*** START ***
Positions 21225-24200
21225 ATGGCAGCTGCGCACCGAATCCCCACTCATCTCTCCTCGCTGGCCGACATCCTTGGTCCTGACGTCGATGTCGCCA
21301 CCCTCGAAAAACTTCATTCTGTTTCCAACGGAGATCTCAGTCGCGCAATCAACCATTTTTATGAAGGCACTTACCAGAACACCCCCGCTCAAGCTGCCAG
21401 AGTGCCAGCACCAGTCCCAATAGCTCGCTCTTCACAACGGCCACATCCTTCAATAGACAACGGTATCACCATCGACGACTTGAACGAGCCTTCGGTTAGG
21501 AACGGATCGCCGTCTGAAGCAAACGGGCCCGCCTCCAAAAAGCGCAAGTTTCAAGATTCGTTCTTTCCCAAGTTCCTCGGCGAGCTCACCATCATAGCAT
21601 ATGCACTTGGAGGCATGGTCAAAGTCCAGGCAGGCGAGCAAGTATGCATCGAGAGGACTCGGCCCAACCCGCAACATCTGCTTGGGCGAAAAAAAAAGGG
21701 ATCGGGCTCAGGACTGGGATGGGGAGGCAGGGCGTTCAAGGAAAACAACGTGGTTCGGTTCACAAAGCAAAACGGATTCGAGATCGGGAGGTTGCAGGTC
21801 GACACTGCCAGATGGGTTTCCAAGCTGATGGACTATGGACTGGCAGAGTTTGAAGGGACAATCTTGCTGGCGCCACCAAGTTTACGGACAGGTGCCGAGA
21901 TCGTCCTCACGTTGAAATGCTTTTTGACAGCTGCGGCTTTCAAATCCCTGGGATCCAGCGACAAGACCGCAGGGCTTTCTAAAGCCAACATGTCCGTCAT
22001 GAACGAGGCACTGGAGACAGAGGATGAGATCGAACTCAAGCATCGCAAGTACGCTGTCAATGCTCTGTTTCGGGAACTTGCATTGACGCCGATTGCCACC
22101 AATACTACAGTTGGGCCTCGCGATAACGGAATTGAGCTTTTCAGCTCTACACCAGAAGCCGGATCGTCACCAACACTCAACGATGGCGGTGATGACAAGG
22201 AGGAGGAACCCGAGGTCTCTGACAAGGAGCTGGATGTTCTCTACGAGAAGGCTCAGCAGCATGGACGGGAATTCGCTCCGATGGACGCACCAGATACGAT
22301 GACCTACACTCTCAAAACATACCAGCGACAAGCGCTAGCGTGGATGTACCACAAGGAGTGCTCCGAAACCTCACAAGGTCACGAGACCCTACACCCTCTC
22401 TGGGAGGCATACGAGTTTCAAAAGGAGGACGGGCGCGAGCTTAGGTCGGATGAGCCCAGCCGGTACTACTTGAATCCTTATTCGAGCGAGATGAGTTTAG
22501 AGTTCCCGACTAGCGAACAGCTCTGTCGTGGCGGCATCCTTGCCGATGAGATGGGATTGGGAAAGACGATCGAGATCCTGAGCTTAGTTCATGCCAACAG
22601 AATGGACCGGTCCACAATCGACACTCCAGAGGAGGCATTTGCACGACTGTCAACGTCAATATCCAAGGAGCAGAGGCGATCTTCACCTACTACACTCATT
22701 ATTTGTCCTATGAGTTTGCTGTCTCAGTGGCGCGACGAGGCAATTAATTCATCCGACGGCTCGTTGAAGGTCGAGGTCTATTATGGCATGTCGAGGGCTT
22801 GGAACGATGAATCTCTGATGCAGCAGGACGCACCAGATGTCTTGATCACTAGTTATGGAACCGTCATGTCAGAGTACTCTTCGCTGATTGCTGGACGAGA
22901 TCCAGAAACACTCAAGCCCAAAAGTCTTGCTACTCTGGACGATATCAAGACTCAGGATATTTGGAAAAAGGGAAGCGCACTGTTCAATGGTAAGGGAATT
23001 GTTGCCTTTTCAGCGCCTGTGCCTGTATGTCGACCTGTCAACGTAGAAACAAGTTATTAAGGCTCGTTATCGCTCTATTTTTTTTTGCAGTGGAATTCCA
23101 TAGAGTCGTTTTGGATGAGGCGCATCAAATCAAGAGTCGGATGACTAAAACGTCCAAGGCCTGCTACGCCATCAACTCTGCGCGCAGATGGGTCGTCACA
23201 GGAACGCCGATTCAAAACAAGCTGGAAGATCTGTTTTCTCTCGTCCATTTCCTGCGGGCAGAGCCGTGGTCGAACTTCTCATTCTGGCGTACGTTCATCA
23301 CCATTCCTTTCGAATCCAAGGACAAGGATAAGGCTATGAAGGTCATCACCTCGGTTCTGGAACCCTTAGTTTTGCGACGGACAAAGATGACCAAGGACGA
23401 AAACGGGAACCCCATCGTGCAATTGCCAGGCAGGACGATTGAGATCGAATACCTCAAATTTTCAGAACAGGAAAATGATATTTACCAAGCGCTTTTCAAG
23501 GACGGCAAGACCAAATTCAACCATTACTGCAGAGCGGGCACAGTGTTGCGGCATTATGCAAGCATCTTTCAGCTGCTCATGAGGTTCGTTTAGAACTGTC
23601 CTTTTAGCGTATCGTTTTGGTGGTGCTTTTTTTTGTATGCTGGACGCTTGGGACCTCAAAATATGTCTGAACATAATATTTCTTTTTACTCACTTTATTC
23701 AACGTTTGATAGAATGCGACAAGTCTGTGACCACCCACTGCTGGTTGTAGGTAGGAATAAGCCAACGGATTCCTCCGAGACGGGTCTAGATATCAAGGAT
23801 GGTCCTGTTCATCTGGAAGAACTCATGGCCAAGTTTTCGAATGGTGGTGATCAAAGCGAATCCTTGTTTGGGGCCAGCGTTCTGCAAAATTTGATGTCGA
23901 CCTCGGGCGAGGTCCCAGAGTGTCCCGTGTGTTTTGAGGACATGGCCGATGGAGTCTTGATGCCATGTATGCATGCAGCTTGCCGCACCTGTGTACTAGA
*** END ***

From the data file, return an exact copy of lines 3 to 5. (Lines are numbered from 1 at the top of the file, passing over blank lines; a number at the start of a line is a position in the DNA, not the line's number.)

21301 CCCTCGAAAAACTTCATTCTGTTTCCAACGGAGATCTCAGTCGCGCAATCAACCATTTTTATGAAGGCACTTACCAGAACACCCCCGCTCAAGCTGCCAG
21401 AGTGCCAGCACCAGTCCCAATAGCTCGCTCTTCACAACGGCCACATCCTTCAATAGACAACGGTATCACCATCGACGACTTGAACGAGCCTTCGGTTAGG
21501 AACGGATCGCCGTCTGAAGCAAACGGGCCCGCCTCCAAAAAGCGCAAGTTTCAAGATTCGTTCTTTCCCAAGTTCCTCGGCGAGCTCACCATCATAGCAT